If you've been to a geeky convention, a comic book shop, or even just a big box store in the past ten years, you've likely seen a new type of merchandise that's taking over fandoms: Funko Pop figures.
As of this writing, there are thousands of Funko Pop figures out there, and the sheer number of them can be somewhat overwhelming if you're just getting into the collectible hobby now.
No matter how niche your fandom is, chances are there's at least one Funko Pop out there—but likely many more—for you.
So, what exactly is a Funko Pop figure? Where did these collectibles come from? And why are they so popular? Here's everything you need to know about Funko Pops and why they're here to stay.
What Are Funko Pops? Explained
The Funko company was originally founded back in 1998. Their initial goal was simple: to make affordable nostalgia-themed toys, which included vinyl figurines and bobblehead toys of iconic characters.
Their very first licensed figure was the famous mascot for Big Boy restaurants. From there, the company grew and struck up all kinds of other licensing agreements across hundreds of intellectual properties.
Today, there are entire stalls at nearly every convention that are dedicated to selling signature Funko Pop figurines, which all share the same iconic oversized head and large black eyes on a slim frame. With just a glimpse, you can always identify a Funko Pop.
And, funny enough, that uniformity of design is actually one of the biggest criticisms against Funko Pop figurines. Whether it's Goku, Darth Vader, or Princess Elsa, they all tend to look the same.
Some people like the fact that their Funkos all look like Funkos, but many collectors are the type who want something unique to every character they purchase. So, the very thing that makes them instantly identifiable is also what makes them less appealing to many fans.
The Perfect Entry-Level Figurine
Despite the valid criticisms laid against Funko Pop designs, it's impossible to deny the popularity of Funko Pops as a whole.
There are literally thousands of them from different vendors, and you can pretty much guarantee that every new Marvel movie or TV show will come with at least one or two new Funko Pop figures.
But that doesn't explain why they're so popular and how they've secured such influence on pop culture collectibles. After all, Beanie Babies were also extremely popular collectibles, but even they faded away.
Well, the thing about Funko Pops is that the company has positioned themselves as the ultimate producer of entry-level figurines.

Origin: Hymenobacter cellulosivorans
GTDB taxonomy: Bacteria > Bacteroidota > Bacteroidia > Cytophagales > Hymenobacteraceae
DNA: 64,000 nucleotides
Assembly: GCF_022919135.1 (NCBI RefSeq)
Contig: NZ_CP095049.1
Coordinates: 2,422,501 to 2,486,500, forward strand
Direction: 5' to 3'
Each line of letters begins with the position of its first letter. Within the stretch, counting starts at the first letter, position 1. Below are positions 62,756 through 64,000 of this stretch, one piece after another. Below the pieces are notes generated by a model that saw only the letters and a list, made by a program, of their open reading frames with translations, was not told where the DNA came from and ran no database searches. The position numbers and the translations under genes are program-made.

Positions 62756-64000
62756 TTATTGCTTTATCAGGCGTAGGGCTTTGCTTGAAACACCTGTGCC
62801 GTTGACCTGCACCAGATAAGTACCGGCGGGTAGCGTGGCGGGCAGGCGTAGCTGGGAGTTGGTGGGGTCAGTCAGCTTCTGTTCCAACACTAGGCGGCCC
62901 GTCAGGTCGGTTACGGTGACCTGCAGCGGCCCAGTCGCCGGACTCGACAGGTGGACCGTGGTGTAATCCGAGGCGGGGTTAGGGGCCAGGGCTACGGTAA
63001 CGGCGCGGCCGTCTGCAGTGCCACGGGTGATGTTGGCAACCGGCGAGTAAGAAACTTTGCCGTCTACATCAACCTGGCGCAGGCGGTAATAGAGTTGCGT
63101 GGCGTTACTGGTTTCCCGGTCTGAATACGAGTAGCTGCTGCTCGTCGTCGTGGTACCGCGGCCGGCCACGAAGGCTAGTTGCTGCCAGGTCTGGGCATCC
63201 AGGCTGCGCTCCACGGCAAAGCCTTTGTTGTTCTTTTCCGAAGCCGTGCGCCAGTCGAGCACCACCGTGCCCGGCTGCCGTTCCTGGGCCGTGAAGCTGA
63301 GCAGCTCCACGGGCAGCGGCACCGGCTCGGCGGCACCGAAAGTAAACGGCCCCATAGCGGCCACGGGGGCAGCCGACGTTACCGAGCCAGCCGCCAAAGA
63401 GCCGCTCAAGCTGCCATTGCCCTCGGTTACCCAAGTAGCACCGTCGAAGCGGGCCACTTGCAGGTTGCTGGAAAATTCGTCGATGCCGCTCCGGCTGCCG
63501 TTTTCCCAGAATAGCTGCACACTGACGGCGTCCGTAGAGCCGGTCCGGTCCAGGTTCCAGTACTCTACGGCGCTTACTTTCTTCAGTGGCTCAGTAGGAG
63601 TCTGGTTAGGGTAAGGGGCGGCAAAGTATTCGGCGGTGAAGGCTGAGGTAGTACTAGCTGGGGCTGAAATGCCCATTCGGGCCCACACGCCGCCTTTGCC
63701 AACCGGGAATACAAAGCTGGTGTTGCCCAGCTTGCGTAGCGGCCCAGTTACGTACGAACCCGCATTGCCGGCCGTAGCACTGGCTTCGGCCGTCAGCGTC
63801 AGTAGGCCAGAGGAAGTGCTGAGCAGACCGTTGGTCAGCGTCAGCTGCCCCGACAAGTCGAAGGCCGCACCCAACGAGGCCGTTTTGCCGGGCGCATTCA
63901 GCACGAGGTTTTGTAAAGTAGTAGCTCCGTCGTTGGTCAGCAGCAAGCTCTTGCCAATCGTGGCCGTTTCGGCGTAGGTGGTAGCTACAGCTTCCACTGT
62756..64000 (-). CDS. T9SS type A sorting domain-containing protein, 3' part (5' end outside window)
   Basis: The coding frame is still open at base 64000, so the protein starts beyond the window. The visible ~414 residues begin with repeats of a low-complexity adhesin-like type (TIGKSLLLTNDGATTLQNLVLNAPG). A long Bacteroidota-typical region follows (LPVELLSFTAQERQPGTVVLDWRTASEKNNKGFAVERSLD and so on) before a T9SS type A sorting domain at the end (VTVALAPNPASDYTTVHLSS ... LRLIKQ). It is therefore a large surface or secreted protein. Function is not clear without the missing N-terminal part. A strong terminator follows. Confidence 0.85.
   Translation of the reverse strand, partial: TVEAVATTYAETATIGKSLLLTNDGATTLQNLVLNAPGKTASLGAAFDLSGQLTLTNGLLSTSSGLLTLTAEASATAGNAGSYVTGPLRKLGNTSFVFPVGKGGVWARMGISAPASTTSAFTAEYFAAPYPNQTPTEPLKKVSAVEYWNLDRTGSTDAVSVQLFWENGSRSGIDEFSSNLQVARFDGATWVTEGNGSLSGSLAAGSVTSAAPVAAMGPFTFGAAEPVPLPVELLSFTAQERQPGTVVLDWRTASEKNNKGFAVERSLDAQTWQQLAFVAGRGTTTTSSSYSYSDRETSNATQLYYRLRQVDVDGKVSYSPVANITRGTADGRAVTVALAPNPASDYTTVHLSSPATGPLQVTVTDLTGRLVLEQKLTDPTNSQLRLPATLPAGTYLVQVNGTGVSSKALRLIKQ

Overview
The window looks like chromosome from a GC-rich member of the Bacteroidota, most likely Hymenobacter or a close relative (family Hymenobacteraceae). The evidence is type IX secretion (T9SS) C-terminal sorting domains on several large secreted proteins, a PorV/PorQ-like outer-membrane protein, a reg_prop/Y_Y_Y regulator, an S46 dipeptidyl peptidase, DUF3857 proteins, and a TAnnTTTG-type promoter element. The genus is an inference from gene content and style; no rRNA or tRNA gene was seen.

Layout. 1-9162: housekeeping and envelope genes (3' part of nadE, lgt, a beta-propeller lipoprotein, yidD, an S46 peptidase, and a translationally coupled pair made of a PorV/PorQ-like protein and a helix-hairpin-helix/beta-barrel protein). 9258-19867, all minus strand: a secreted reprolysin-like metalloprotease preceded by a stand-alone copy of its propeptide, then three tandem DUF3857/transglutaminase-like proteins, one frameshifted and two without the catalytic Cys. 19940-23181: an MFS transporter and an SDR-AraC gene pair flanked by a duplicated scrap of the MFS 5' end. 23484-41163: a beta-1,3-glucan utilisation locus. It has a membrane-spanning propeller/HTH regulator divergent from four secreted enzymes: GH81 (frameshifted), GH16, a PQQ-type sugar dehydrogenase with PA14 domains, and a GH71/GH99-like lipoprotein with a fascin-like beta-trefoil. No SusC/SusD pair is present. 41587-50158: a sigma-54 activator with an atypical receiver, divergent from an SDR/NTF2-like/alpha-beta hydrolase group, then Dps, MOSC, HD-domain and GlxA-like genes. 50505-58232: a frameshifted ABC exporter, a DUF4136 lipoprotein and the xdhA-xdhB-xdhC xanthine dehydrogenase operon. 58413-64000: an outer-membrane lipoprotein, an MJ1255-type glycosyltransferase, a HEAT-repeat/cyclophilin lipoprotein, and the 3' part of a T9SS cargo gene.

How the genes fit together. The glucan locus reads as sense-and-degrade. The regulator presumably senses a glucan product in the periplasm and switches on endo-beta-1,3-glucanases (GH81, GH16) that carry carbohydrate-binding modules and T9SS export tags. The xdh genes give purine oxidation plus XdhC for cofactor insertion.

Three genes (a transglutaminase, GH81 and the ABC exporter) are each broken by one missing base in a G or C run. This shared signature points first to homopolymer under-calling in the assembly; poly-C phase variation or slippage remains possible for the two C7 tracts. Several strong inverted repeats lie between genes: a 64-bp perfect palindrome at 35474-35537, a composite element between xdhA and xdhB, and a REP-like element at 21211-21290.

The similar shape and style between all their figures makes them quick and easy to produce, which keeps costs low and allows them to be sold for cheaper than just about any other figurine on the market.
Unless you're just purchasing cheap action figure toys, even the most affordable figurines cost several times the price of a Funko Pop for the same character.
Take Captain America, for example. A scale model of Steve Rogers from Avengers: Endgame can cost upwards of $75 on Amazon, with some figurines costing several hundred dollars. On the other hand, a Funko Pop of Captain America from the same movie costs less than $15.
You can't argue with the economics: Funko Pops are simply the best figurines for beginner collectors.
There's a downside to their low cost, of course. The market is flooded, so Funko Pop figures don't have great resale value (unless you have an extremely rare one). You shouldn't treat these as investments, and you'll be lucky to recoup your costs if you ever clear out your collection.
To be clear: there are many expensive Funko Pop figurines, but the basic figures—the ones instantly recognizable as a Funko—will almost always be one of the most affordable options on the market.
So Much Variety in Funko Pops
We've already touched on the other reason why Funko Pops are so popular worldwide: nearly any character you can think of has gotten the Funko treatment, and any new ones coming out will likely get it as well.
Big fan of Edgar Allen Poe? He's got a Funko Pop for you to buy. Dying to get Critical Role figurines? The entire crew of Vox Machina has had their own Funkos produced. There are even Funkos for Killer Klowns From Outer Space if terrible 1980s cult horror films are up your alley.
Whatever your fandom, there's probably a Funko Pop you can add to your collection—and that's possible because Funko Pops are so cheap to make, so Funko can take chances with obscure properties.
For all the legitimate criticisms, Funko Pops may have a bit of a bad rap amongst fans, but we don't think that's a bad thing.
It's important that people have the opportunity to celebrate the characters they love, even if they don't have tons of disposable income to spare. The existence of Funko Pops is a net positive for fandoms.
The fact that they cover so many niche fandoms gives everyone the chance to see their favorite characters hanging out on their shelf.